In the process of touching up some notes on infinite series, I came across the following “result”:

Theorem: For an ordered field (F,<), the following are equivalent:

(i) Every Cauchy sequence in F is convergent.

(ii) Absolutely convergent series converge: ∑n|an| converges in F ⟹ ∑nan converges in F.But at present only the proof of (i) ⟹ (ii) is included, and unfortunately I can no longer remember what I had in mind for the converse direction. After thinking it over for a bit, I wonder if I was confusing it with this result:

Proposition: In a normed abelian group (A,+,|⋅|), the following are equivalent:

(i) Every Cauchy sequence is convergent.

(ii) Absolutely convergent series converge: ∑n|an| converges in R ⟹ ∑nan converges in A.For instance, one can use a telescoping sum argument, as is done in the case of normed linear spaces over R in (VIII) of this note.

But the desired result is not a special case of this, because by definition the norm on a normed abelian group takes values in R≥0, whereas the absolute value on an ordered field F takes values in F≥0.

I can show (ii) ⟹ (i) of the Theorem for ordered subfields of R. Namely, every real number α admits a

signed binary expansionα=∑∞n=N0ϵn2n, with N0∈Z and ϵn∈{±1}, and the associated "absolute series" is ∑∞n=N012n=21−N0.Because an ordered field is isomorphic to an ordered subfield of R iff it is Archimedean, this actually proves (ii) ⟹ (i) for Archimedean ordered fields. But on the one hand I would prefer a proof of this that does not use the (nontrivial) result of the previous sentence, and on the other hand...what about non-Archimedean ordered fields?

Added: The article based on this question and answer has at last appeared:Clark, Pete L.; Diepeveen, Niels J.;

Absolute Convergence in Ordered Fields.

Amer. Math. Monthly 121 (2014), no. 10, 909–916.If you are a member of the MAA, you will be frustrated if you try to access it directly: the issue is currently advertised on their website but the articles are not actually available to members. The article is available on JSTOR and through MathSciNet. Anyway, here is an isomorphic copy. Thanks again to Niels Diepeveen!

**Answer**

Proving this for arbitrary ordered fields is a little

trickier than for Archimedean fields, partly because

there are no concrete sequences -- other than eventually

constant ones -- that are guaranteed to converge or

even to be Cauchy sequences and partly because we lack

the embedding in a completely ordered field.

These problems can be overcome by constructing all the

necessary sequences and series from the one Cauchy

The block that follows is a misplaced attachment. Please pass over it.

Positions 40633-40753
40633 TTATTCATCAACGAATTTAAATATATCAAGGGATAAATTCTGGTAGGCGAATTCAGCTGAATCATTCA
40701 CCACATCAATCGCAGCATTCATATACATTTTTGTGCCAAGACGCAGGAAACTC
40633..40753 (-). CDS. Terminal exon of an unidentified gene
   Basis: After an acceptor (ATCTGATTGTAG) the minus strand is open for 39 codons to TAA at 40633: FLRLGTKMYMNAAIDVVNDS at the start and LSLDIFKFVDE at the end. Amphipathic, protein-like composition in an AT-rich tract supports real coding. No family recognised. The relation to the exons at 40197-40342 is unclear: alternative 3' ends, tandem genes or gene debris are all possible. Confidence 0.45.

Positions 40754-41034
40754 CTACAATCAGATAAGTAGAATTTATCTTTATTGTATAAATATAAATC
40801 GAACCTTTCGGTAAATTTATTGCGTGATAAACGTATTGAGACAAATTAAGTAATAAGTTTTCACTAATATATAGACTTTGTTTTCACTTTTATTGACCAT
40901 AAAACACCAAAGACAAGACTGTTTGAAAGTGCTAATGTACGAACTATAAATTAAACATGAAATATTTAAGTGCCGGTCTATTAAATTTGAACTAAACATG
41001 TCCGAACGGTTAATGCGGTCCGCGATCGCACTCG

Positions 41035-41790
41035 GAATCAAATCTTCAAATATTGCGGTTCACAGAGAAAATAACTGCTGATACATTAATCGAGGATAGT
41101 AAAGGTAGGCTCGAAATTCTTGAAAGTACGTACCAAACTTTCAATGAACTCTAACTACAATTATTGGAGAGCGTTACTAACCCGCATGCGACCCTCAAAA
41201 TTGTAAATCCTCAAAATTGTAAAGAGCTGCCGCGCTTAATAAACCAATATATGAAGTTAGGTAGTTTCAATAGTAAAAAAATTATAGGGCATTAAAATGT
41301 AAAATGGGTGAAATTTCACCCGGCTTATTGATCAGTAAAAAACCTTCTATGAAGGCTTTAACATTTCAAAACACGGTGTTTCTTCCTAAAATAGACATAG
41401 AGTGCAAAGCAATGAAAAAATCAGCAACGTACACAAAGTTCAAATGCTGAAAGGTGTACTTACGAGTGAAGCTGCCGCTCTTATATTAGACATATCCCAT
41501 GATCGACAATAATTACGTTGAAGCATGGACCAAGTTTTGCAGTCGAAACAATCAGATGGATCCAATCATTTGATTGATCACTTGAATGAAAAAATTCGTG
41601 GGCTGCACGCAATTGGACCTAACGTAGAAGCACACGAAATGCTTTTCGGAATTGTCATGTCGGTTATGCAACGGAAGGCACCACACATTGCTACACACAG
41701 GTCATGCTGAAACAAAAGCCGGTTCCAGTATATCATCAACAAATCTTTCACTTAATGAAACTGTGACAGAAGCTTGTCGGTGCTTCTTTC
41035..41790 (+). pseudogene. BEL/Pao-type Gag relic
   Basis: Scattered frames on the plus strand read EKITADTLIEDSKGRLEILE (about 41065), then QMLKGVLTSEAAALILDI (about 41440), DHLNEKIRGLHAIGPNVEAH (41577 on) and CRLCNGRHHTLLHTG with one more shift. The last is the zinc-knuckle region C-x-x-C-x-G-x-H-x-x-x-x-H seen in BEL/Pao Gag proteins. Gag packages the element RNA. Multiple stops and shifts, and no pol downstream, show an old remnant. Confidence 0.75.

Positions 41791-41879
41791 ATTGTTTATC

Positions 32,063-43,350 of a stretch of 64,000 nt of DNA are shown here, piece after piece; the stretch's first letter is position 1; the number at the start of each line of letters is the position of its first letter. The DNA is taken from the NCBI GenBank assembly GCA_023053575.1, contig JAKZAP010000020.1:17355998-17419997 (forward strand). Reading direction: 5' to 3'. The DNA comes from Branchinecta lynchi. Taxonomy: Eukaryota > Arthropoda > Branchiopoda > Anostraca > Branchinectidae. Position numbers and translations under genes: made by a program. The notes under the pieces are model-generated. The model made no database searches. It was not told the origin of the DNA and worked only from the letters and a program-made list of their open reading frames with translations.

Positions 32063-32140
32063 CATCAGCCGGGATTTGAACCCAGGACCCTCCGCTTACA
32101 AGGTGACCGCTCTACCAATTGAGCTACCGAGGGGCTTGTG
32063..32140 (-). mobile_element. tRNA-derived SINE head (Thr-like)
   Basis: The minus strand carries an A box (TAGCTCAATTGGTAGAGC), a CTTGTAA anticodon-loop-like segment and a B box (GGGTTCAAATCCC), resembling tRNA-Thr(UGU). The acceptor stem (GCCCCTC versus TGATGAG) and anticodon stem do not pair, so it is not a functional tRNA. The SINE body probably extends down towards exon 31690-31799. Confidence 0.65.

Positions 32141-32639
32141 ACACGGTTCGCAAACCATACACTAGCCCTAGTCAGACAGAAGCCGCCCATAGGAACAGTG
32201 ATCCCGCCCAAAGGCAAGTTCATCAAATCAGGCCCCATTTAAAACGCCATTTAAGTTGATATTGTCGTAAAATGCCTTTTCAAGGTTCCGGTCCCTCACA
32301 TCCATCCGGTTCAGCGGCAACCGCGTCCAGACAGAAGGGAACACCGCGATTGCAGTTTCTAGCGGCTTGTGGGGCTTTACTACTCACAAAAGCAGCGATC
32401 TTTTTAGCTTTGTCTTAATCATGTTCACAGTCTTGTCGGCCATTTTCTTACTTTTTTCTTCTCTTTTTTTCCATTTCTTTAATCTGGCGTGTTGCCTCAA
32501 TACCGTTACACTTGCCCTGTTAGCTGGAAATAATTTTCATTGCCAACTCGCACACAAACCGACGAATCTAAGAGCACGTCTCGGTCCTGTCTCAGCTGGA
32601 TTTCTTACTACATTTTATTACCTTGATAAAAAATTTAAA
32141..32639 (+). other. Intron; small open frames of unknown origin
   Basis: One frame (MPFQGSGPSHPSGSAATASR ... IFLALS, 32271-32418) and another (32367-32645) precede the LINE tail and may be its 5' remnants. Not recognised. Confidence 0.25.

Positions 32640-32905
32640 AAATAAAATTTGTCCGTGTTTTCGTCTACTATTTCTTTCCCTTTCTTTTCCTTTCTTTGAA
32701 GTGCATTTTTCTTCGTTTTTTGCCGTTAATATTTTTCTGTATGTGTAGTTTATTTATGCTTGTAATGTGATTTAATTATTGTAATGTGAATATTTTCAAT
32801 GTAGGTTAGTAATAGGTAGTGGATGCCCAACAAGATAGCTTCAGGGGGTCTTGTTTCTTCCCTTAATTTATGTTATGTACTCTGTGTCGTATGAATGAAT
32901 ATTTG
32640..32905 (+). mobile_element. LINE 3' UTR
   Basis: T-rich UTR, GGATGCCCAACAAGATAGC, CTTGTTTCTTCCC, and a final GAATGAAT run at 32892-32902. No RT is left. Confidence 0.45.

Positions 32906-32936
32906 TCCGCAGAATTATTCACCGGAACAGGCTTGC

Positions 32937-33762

sequence we assume to exist. To begin with, note two

important facts. First, for a Cauchy sequence to

converge, it is sufficient that some subsequence

converges. Second, any sequence has a strictly increasing

subsequence, a strictly decreasing subsequence or a

constant subsequence. For this problem, the latter

case is trivial and the first two can be reduced to each

other by negation, so we need to prove only one of them.

Let K be an ordered field in which every absolutely

convergent series is convergent. If {an} is a strictly

increasing Cauchy sequence in K, then {an} converges.

**Proof:**

Let bn=an+1−an. Then bn is positive and

converges to 0, so it has a strictly decreasing

subsequence {bnk}.

Let ck=bnk−bnk+1. We now have a convergent

series with positive terms ∑∞k=1ck=bn1.

As {an} is a Cauchy sequence, it has a subsequence {amk}

such that amk+1−amk<ck for all k.

Now consider the series ∑∞i=1di where

d2k−1=amk+1−amk and

d2k=amk+1−amk−ck.

Note that −ck<d2k<0<d2k−1<ck, so we can pair off

terms to get

∞∑i=1|di|=∞∑k=1(d2k−1−d2k)=∞∑k=1ck=bn1

By the hypothesis on K we may conclude that ∑∞i=1di

converges and

∞∑i=1di+∞∑k=1ck=∞∑k=1(d2k−1+d2k+ck)=2∞∑k=1(amk+1−amk).

Because a Cauchy sequence with a convergent subsequence converges,

we have

lim

To the question "how did I come up with this?": there are

not many things that could possibly work. The problem is

set in an environment where none of the power tools of

analysis work. Basic arithmetic works, inequalities work,

some elementary properties of sequences and series work, but

if you want to take a limit of something it'd better be

convergent by hypothesis or by construction.

One more or less obvious attack is by contraposition: assume

that there is a divergent Cauchy sequence and try to construct

a divergent, absolutely convergent series. Such a series

must be decomposable into a positive part a and a negative

part b, where a+b diverges and a-b converges. This

is possible in several ways by taking a and b to be linear

combinations of known convergent and divergent series.

A complication is that the terms of the convergent series

must dominate those of the divergent series, as they must

control the signs. I wasted a lot of time trying to get the

convergent series to do this, which is very hard, perhaps

impossible. Then I turned to the proof for vector spaces

for inspiration, and saw that it was in fact very easy to

adjust the divergent series instead, as the partial sums

are a Cauchy sequence. I also adopted the

overall structure of that proof, which is why the final

version is not by contraposition.

**Attribution***Source : Link , Question Author : Pete L. Clark , Answer Author : Niels J. Diepeveen*